Q: On a scale of 1-5, please rate the anticipated impact of each of the following emerging industry trends on the pharmaceutical industry in 2024. (5 indicates the greatest impact, 1 indicates minimal impact). Source: GlobalData.

A survey conducted by GlobalData at the end of 2023, polling over 100 healthcare industry professionals, found genomics was regarded as the most potentially impactful pharmaceutical trend for the coming year. It was followed by immune-oncology drug development, personalised medicine and cell and gene therapies. These trends, building upon previous years’ patterns, underscore the transformative influence of genomics and advanced therapies in shaping the future of medicine.

The rise of genomics places new demands on biomanufacturers. Working in unchartered territory, novel solutions are hitting the market all the time to refine quality control in rapidly evolving processes. Generating the 5′ cap is a standout example. The challenge lies in utilising synthetic caps that meet the demanding requirements of stability, expression and immunogenicity; hitting regulatory benchmarks to meet quality standards can be an intricate and costly process.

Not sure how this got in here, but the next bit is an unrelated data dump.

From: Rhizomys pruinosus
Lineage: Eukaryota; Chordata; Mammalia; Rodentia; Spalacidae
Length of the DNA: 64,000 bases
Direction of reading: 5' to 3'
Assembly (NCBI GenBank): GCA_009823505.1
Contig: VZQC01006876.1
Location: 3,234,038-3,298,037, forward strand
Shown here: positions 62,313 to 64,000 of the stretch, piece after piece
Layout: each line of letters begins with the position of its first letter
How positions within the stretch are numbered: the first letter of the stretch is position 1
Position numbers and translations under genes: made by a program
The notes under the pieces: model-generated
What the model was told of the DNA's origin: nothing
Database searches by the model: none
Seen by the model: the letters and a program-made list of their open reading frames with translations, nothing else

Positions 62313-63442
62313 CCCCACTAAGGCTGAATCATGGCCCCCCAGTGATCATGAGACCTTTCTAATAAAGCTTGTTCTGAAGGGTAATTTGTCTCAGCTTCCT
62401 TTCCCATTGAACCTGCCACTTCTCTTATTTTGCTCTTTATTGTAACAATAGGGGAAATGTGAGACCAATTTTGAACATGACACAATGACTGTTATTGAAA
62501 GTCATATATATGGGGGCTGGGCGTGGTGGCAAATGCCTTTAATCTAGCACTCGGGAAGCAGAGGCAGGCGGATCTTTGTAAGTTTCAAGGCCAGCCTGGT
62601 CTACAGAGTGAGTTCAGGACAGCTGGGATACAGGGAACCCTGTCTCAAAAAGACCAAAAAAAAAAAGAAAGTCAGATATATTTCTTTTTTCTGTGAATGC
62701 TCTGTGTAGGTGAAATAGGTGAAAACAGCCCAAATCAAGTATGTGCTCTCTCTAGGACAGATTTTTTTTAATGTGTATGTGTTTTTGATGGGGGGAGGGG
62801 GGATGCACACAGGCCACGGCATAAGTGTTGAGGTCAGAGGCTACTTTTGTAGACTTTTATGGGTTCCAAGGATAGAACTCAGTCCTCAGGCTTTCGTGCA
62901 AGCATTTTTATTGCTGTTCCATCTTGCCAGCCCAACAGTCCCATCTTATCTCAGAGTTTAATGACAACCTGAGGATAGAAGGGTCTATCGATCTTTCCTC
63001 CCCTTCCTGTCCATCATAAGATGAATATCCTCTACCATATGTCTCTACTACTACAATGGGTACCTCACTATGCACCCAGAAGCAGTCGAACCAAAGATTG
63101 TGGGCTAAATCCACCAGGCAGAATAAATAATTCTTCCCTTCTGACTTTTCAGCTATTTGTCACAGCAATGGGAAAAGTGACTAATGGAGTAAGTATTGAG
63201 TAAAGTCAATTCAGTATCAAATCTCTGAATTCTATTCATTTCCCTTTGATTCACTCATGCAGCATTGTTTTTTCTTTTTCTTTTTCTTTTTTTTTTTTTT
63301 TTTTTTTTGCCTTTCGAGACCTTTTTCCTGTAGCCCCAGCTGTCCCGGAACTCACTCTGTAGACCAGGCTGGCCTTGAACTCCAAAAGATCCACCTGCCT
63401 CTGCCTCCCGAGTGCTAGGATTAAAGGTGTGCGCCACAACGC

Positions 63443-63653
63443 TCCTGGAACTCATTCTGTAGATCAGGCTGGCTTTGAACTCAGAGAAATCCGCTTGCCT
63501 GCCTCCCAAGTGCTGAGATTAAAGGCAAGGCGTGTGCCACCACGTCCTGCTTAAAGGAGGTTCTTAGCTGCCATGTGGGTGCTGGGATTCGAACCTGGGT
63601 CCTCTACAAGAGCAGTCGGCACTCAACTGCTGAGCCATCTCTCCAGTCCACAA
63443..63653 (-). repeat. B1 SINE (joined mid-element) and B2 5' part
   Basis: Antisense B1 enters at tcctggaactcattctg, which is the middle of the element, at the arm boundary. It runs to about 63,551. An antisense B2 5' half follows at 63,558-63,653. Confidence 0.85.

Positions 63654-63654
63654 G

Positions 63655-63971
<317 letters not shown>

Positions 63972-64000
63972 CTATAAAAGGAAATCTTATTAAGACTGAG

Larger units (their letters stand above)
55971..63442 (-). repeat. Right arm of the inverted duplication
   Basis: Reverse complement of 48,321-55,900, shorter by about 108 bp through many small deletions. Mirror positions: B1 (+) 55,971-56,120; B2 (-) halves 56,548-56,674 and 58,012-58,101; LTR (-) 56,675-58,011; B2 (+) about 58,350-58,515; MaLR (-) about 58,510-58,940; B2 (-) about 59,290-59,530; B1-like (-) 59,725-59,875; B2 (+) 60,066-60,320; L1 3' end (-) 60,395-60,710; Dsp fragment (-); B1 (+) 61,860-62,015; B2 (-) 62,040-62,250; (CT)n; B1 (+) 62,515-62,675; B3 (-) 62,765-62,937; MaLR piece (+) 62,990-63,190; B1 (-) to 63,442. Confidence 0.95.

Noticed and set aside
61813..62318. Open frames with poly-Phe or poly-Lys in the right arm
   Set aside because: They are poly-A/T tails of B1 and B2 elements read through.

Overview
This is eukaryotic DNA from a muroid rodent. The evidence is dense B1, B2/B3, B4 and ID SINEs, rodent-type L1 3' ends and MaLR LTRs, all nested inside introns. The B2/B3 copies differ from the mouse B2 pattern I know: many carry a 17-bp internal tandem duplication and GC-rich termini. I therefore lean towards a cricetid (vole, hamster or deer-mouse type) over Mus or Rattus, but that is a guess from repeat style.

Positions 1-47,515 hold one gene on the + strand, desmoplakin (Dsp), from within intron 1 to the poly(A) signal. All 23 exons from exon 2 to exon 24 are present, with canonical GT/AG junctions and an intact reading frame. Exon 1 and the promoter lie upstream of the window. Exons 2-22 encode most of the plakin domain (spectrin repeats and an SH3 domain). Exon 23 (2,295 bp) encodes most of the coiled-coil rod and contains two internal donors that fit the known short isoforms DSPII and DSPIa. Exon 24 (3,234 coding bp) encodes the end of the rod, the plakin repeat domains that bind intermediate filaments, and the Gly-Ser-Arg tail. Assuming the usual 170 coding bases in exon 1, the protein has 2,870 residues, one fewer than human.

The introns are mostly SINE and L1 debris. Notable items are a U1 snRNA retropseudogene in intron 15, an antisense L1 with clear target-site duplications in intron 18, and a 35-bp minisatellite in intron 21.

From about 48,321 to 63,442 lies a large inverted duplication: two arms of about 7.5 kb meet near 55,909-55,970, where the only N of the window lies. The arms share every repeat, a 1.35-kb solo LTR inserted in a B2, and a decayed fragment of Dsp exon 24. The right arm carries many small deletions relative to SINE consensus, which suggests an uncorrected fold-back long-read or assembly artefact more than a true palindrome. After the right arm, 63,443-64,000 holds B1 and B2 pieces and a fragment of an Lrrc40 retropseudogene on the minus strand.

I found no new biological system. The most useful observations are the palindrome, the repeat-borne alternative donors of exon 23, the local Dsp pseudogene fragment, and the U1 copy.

This is where innovations like patented CleanCap® technology, TriLink BioTechnologies’® market-leading capping solution, are making headway. It deploys a co-transcriptional approach to ramp up the efficiency of conventional mRNA capping strategies. In doing so, the technology shortens manufacturing processes, reduces overall costs, and enables biomanufacturers to meet product development deadlines while cracking down on costs. As Jason Downing, Senior Product Manager from TriLink, explains: “Determining your mRNA design and process early on in development will pay dividends. It may be harder to switch sequence, process, or purification as you venture further down the drug development path. CleanCap® cap analogs can be used at any scale with the same streamlined one-pot process allowing for simple comparability between scales or phases.”